Beyond  /  Q&A

Reviving the Language of Empire

On revisiting the anti-imperialism of the 1960s and ’70s amid the return of left internationalism.

NCB: The protests of the past few months constitute the most significant wave of explicitly anti-imperial political action to occur in the US since the ’60s and ’70s. What’s the meaning of this return of an overtly internationalist posture on the US left? And can we talk a little bit about what you see as the resonances with, and perhaps also the divergences from, that ’60s political moment?

AR: A striking feature of the current protests is their explicit internationalism—their refusal to treat foreign matters as disconnected from domestic injustices. Such internationalism recognizes the shaping role of American global primacy both at home and abroad, and the reality that meaningful internal change cannot occur without comparable external shifts. Indeed, a clear resonance between this moment and the late ’60s and early ’70s is the way in which foreign policy—in the context of Vietnam then, and in the context of Israel/Palestine now—is being understood and experienced as a part of domestic politics. That classic imperial cleavage, in which foreign policy is supervised by political elites while domestic politics is the stuff that people wrangle and fight over, has broken down.

During Vietnam, that divide broke down in large part because of the draft. The lesson for politicians, reaffirmed after the wars in Iraq and Afghanistan, was that you can maintain popular disconnect from foreign policy as long as there are no American soldiers on the ground. What’s striking about this moment is that even without American soldiers in Gaza, many young people and activists understand the US as a direct participant. They see the Israeli government’s extreme violence both as tied to American overseas power—given the US’s seemingly unlimited military support—and as continuous with domestic American histories of segregation and dispossession. In this way, today’s revival of the colonial frame—a product of many things, including the Movement for Black Lives, years of work by Palestine advocates, the knowledge production of a changing American academy, and, of course, the US’s approach to Gaza—is notably resonant with the ’60s activist experience of both Vietnam and civil rights protests.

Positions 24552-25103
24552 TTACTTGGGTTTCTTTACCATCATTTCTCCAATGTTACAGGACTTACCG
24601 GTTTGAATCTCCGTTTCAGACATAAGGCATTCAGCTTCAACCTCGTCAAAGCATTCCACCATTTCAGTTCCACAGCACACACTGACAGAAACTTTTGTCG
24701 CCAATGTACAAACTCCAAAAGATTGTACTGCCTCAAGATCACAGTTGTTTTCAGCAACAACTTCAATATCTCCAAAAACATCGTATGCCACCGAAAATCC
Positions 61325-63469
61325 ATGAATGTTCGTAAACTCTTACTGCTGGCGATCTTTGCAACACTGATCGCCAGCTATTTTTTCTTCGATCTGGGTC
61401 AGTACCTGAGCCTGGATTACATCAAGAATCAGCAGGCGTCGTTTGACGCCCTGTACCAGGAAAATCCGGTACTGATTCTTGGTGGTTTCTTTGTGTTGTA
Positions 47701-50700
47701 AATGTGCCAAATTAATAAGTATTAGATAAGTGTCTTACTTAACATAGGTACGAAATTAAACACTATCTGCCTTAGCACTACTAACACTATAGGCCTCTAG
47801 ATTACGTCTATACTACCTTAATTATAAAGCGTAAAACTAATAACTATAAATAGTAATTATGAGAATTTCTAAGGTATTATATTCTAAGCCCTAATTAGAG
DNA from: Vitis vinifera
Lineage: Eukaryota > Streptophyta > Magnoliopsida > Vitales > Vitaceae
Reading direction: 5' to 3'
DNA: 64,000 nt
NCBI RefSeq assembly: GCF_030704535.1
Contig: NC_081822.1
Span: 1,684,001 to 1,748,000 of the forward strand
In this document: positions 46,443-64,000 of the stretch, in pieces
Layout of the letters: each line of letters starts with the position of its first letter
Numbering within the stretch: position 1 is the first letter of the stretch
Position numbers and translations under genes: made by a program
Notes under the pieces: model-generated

That resonance points toward a possible lesson to be learned from the story of the ’60s and ’70s, about how the opposition to Vietnam was contained as opposition to the war, not to the Cold War itself. With the end of the draft and the drawdown of US involvement, there was a rapid dissipation of energy around the issue. One could similarly imagine that the anti-war politics we’re seeing in this moment would dissipate as the extremity of the violence recedes, so that the issue transforms once again into a matter of foreign policy rather than domestic concern. It remains an open question, as a strategic matter, whether this will become a lasting issue—one that incorporates anti-war energy, for instance, around the question of ceasefire, but is not wholly subsumed by that frame.